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Proceedings Paper

Technical challenges for the construction of a medical image database
Author(s): Francis J. Ring; Kurt Ammer; Boguslaw Wiecek; Peter Plassmann; Carl D. Jones; Anna Jung; Piotr Murawski
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Paper Abstract

Infrared thermal imaging was first made available to medicine in the early 1960's. Despite a large number of research publications on the clinical application of the technique, the images have been largely qualitative. This is in part due to the imaging technology itself, and the problem of data exchange between different medical users, with different hardware. An Anglo Polish collaborative study was set up in 2001 to identify and resolve the sources of error and problems in medical thermal imaging. Standardisation of the patient preparation, imaging hardware, image capture and analysis has been studied and developed by the group. A network of specialist centres in Europe is planned to work to establish the first digital reference atlas of quantifiable images of the normal healthy human body. Further processing techniques can then be used to classify abnormalities found in disease states. The follow up of drug treatment has been successfully monitored in clinical trials with quantitative thermal imaging. The collection of normal reference images is in progress. This paper specifies the areas found to be the source of unwanted variables, and the protocols to overcome them.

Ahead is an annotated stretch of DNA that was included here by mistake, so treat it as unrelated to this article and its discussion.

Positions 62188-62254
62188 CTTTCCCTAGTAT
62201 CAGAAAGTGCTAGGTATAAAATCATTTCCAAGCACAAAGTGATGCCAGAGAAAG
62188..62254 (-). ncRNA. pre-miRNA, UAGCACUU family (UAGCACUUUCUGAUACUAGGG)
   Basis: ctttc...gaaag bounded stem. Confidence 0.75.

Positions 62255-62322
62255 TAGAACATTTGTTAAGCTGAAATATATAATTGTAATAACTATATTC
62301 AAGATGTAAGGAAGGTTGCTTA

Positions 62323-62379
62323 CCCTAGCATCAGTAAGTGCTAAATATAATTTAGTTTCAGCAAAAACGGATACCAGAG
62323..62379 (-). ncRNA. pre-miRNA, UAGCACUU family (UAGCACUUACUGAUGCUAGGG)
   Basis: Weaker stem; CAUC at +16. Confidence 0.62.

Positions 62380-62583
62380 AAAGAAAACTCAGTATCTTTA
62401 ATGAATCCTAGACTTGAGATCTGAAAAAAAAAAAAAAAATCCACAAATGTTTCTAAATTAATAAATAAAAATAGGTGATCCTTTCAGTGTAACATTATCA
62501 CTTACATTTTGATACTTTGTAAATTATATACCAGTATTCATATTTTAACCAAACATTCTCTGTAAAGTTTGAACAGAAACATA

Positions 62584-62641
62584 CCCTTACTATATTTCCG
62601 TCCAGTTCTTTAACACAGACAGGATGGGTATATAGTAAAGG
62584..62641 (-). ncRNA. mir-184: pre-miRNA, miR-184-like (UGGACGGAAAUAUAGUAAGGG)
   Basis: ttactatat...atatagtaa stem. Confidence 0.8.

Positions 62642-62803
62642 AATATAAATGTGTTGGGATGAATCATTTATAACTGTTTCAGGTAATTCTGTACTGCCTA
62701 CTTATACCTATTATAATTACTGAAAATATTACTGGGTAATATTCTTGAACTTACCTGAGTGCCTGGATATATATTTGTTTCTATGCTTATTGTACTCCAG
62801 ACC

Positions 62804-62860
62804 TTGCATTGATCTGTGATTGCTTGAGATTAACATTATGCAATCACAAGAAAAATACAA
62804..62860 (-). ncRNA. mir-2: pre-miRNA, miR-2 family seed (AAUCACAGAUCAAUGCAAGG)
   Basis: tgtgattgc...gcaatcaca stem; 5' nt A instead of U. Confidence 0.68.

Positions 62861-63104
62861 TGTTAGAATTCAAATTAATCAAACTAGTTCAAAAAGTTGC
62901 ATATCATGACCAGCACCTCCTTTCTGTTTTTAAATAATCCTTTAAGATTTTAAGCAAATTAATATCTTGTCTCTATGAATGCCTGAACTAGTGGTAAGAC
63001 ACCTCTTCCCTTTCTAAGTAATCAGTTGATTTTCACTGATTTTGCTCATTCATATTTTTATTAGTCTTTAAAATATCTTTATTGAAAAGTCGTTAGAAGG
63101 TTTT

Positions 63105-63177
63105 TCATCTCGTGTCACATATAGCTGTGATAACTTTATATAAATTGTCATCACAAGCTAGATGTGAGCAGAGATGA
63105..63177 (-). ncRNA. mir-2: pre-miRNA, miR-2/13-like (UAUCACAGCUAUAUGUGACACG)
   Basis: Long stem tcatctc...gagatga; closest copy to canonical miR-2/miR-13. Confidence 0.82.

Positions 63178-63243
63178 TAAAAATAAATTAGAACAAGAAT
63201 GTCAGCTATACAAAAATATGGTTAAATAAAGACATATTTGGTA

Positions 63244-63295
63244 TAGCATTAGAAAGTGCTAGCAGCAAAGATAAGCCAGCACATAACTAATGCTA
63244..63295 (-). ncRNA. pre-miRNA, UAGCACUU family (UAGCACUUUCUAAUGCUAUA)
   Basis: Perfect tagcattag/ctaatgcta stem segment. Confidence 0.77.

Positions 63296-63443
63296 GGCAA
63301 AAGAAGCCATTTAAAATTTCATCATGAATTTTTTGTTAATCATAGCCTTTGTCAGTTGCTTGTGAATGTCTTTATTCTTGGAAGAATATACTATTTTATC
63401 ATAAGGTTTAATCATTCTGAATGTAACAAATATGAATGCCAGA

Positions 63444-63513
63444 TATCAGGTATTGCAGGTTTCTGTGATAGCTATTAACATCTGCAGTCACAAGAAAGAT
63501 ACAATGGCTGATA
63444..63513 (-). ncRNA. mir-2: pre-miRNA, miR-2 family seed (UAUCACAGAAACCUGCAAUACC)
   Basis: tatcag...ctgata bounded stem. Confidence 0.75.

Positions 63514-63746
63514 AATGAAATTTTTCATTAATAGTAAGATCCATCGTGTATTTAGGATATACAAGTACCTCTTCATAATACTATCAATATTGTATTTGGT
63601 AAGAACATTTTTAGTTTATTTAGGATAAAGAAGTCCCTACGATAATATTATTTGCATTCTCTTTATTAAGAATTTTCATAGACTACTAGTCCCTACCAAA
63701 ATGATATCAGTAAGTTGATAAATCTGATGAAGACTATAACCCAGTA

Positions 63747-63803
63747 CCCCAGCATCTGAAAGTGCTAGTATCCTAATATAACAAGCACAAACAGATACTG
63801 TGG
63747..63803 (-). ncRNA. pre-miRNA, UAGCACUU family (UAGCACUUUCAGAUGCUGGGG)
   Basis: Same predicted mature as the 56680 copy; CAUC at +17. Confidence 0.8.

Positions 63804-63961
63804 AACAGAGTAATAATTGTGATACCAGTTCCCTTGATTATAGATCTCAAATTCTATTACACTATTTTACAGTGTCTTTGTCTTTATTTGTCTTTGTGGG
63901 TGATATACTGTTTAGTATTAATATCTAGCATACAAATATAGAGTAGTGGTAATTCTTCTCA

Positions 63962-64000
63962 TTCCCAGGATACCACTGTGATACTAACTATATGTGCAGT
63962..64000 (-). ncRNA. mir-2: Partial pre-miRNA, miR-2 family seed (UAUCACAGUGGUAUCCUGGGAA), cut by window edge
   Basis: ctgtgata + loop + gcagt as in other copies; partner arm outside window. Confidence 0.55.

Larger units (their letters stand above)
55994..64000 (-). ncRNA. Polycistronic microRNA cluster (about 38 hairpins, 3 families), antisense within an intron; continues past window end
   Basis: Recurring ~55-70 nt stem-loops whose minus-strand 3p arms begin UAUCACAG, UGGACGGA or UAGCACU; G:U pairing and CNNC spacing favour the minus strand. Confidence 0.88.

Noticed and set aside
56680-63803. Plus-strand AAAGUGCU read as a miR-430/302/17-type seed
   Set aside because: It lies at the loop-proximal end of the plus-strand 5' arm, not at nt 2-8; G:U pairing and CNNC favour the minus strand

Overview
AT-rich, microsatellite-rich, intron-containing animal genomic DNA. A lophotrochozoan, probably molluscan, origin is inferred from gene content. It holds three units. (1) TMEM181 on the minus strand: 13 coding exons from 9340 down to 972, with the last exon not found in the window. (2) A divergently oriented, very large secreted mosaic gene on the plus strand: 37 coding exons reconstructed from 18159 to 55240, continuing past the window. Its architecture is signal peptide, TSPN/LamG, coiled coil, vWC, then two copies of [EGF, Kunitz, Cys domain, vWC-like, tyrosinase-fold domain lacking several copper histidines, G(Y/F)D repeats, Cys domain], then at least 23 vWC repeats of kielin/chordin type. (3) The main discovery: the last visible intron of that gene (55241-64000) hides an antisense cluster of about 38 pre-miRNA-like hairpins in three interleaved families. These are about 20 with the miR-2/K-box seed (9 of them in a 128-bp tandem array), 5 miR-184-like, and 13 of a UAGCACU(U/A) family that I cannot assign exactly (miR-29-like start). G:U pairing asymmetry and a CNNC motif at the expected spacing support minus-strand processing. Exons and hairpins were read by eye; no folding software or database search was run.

Paper Details

Date Published: 15 October 2005
PDF: 8 pages
Proc. SPIE 5964, Detectors and Associated Signal Processing II, 59640N (15 October 2005); doi: 10.1117/12.627785
Show Author Affiliations
Francis J. Ring, Univ. of Glamorgan (United Kingdom)
Kurt Ammer, Univ. of Glamorgan (United Kingdom)
Boguslaw Wiecek, Technical Univ. of Lodz (Poland)
Peter Plassmann, Univ. of Glamorgan (United Kingdom)
Carl D. Jones, Univ. of Glamorgan (United Kingdom)
Anna Jung, Military Academy of Medicine (Poland)
Piotr Murawski, Military Academy of Medicine (Poland)

Published in SPIE Proceedings Vol. 5964:
Detectors and Associated Signal Processing II
Jean-Pierre Chatard; Peter N. J. Dennis, Editor(s)

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